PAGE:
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Mideast fund doubles investment in Australia sandalwood plantation

To plant 322 more hectares of Indian tree in an area near Kununnura

Gulf News

Canberra: A Middle East sovereign wealth fund has more than doubled its investment to about A$100 million (Dh385 million) in a large sandalwood plantation in Australia's remote northwestern region.

The investment by the unidentified fund will allow for the planting of a further 322 hectares of Indian sandalwood in an area near Kununnura, according to the project's manager TFS Corp (TFC). The deal builds on an initial investment last year that funded the planting of 376 hectares, the company said.

Oil from sandalwood is widely used in perfumes, cosmetics and toiletries and for alternative medicines. Its main markets are found in the Middle East, India and China.

The fund is pumping an additional A$43 million into the plantation to take its total investment "to just under A$100 million into our project so far," said Quentin Megson, Chief Financial Officer of TFS in an interview with Dow Jones Newswires on yesterday.

Agricultural land is among the top asset classes in Australia being eyed by Middle East investors, according to Michael Yabsley, chief executive of the Australian Gulf Council, which promotes trade, investment and cultural interests between Australia and Bahrain, Kuwait, Oman, Qatar, Saudi Arabia and UAE — the six states that comprise the Gulf Co-operation Council.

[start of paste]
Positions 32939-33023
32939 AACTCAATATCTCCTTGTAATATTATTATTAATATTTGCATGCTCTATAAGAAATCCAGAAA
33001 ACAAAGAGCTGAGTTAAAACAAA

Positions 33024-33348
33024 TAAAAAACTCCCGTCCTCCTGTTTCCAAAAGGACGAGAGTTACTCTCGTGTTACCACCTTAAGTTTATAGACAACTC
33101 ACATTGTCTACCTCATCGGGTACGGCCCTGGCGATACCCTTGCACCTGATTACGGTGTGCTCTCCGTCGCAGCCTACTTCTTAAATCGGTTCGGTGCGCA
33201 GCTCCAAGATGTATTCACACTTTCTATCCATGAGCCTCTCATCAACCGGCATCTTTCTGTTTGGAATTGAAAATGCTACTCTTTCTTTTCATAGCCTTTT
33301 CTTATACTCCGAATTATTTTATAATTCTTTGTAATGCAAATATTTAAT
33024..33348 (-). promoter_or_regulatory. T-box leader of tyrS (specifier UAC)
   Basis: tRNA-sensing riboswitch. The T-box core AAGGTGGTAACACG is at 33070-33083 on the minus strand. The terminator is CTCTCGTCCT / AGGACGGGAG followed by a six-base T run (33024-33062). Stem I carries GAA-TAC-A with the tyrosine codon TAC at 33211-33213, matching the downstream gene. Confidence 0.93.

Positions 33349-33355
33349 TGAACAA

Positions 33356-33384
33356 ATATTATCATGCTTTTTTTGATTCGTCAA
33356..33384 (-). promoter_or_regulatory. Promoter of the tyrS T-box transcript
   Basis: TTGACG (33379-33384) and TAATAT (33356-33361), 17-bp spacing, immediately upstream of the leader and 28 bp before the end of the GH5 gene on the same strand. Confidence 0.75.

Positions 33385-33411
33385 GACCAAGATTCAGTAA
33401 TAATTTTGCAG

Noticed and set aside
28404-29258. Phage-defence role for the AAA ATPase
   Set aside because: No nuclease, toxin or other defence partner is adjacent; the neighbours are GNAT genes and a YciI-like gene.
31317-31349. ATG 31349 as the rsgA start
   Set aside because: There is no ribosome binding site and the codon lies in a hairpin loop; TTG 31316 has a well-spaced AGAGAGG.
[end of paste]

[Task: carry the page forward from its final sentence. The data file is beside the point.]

Australia's government has placed building stronger trade and investment links with the Gulf states as a key priority. Foreign Minister and former Prime Minister Kevin Rudd has become a frequent visitor to the region, which accounts for about A$4 billion of two-way trade, and has opened talks with Abu Dhabi over the sale of uranium to fuel its nuclear-power programme.

TFS began planting the boutique Indian sandalwood in 1999 and now claims to be the world's biggest plantation manager. Indian sandalwood has a history as a tradable commodity for thousands of years but is now endangered through illegal logging.

As a result, it is the world's most expensive tropical hardwood, increasing in price each year, TFS says.

"It's heartwood currently trades in excess of A$110,000 a metric ton, having risen at a compounded rate of over 18 per cent per annum over the past 18 years," the company reported in May.